The value of Australian sheep industry exports to the US fell $177 million (-13.2 per cent) in 2022/23 to $1.2 billion. Exports remained strong in comparison to historical value, being 11 per cent above the five-year average. Sheep industry exports to the US are predominantly focused on lamb, which has made up 88 per cent of their export value over the past three years. The US is the main export market for premium cuts of lamb. The value of lamb exports to the US fell 10 per cent in 2022/23. Cost of living pressures reduced demand for premium meats and across the food service industry.

South Korea was the largest growth market for Australian sheep industry exports in 2022/23. Growth in value for 10 consecutive years means South Korea has now overtaken the UAE to become the third largest export market. Sheep industry exports rose $107.5 million (+49 per cent), and were 59 per cent above the five-year average. Lamb exports make up over 90 per cent of the total value of sheep industry exports to South Korea and have more than doubled in value over the past three years. The rise in lamb exports to South Korea has been driven by increased demand for premium cuts in restaurant meals and home meal kits.

Outlook for 2023/24

Australian sheep industry exports are expected to follow a similar trend in 2023/24, with increased export volumes being paired with weakened demand and lower prices. Both lamb and mutton production are forecast to increase in 2023/24. The dry seasonal outlook may further add to export volumes as farmers look to destock to manage feed availability. Lamb and mutton prices are currently tracking well below five-year averages which will likely see export prices soften in 2023/24. We may see lamb prices rally as new season lambs enter the market, although any uplift will be limited by the high volume of lambs available. Economic conditions are likely to continue to limit consumer demand for premium cuts of lamb as well as the leather products derived from sheep skins. The future of Australia’s live sheep exports is being challenged by the current Federal government policy to phase out live sheep exports by sea. The time frame and strategy for the phase out is yet to be determined. A panel was appointed to consult with stakeholders and advise the government on how and when the phase out should take place. The panel is due to provide a report to the Minister for Agriculture outlining their recommendations by 30th September 2023. The uncertainty surrounding live exports is dampening the confidence of the sheep industry in Western Australia.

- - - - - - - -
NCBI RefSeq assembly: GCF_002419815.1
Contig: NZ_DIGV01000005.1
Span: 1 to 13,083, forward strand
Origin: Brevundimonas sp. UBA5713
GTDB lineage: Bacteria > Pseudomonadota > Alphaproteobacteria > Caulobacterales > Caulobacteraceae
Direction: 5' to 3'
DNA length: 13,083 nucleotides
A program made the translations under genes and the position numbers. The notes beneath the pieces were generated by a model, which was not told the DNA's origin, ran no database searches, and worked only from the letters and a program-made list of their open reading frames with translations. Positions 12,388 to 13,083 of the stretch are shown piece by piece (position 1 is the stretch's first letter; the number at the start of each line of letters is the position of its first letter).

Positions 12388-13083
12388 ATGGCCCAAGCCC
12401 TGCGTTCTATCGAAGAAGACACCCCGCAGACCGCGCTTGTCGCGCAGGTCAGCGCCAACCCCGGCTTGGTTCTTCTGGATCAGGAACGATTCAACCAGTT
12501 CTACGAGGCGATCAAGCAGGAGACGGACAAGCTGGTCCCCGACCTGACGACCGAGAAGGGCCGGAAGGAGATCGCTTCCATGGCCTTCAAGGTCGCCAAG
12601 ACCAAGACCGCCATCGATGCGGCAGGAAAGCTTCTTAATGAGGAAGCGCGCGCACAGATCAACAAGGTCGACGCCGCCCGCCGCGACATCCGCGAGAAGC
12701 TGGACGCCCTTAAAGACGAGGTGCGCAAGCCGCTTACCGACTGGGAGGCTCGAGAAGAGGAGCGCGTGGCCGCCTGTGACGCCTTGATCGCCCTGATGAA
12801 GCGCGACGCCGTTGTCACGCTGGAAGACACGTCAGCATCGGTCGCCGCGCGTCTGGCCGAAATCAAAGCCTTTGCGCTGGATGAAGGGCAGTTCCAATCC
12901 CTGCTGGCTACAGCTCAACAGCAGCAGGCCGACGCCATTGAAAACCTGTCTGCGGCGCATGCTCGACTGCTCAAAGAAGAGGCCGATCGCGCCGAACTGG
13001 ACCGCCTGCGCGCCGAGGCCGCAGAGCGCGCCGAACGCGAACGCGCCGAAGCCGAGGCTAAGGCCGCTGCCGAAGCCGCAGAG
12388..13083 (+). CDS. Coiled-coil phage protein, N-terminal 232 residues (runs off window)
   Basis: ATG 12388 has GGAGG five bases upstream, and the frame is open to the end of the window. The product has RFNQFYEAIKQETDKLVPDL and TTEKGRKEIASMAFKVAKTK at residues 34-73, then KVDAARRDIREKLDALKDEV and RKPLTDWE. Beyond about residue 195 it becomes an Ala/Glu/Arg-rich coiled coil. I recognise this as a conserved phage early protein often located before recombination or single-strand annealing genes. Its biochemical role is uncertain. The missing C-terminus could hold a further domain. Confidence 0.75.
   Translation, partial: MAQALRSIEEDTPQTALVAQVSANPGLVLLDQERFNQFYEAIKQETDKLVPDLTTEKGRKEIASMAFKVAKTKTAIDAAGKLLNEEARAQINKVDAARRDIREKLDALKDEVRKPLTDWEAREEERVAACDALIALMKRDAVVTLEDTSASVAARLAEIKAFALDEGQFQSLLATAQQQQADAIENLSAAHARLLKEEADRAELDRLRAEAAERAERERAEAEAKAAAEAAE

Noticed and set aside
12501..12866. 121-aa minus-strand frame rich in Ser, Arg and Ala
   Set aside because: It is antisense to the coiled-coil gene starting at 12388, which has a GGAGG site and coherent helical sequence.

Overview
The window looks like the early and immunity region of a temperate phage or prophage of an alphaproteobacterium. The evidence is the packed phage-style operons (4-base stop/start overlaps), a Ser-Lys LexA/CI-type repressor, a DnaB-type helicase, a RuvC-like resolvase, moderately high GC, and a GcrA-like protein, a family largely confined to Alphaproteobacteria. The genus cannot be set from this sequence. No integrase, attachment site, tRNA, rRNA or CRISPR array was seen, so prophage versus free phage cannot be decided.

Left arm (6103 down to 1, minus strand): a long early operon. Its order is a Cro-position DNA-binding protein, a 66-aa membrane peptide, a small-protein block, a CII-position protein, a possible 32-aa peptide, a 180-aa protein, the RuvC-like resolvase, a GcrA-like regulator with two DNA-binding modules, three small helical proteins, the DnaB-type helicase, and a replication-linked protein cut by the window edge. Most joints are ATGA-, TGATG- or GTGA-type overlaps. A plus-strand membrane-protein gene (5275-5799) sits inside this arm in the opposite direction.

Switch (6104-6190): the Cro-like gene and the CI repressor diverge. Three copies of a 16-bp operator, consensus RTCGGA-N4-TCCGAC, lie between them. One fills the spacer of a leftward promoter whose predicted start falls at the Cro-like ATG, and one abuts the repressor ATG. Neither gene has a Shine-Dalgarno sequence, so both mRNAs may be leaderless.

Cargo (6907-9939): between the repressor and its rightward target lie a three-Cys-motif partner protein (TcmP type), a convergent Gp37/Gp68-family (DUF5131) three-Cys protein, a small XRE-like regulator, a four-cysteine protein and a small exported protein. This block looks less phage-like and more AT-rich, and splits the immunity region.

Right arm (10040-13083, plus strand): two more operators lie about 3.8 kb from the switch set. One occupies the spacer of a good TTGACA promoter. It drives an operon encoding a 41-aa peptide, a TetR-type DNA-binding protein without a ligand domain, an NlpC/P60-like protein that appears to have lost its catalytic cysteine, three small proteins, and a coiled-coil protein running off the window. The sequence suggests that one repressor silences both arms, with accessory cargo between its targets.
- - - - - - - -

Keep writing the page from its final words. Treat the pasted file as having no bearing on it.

A graph showing the value of Australian sheep industry exports from 2000/01 to 2022/23. Export value fell 2.1 per cent to $4.8 billion in 2022/23.
A graph showing the top five sheep industry export markets by value from 2013/14 to 2022/23. China was the largest market in 2022/23, closely followed by the USA.

Source: Global Trade Atlas

Explore our other trade performance deep dives

Any advice provided in this update is of a general nature only and does not take into account your personal needs, objectives and financial circumstances. You should consider whether it is appropriate for your situation. Please read the applicable Product Disclosure Statement(s) on our website ( before acquiring any product described in this update.

Related Topics

Most Popular

Subscribe to insights today

Receive reports direct to your email by subscribing to Rural Bank Insights.

Bendigo and Adelaide Bank acknowledges Aboriginal and Torres Strait Islander peoples as the First Peoples of this nation and the Traditional Custodians of the land where we live, learn and work. We pay our respects to Elders past and present as it is their knowledge and experience that holds the key to the success of future generations.

Rural Bank - A Division of Bendigo and Adelaide Bank Limited
© Copyright 2024 Rural Bank | ABN 11 068 049 178 | AFSL/Australian Credit Licence 237879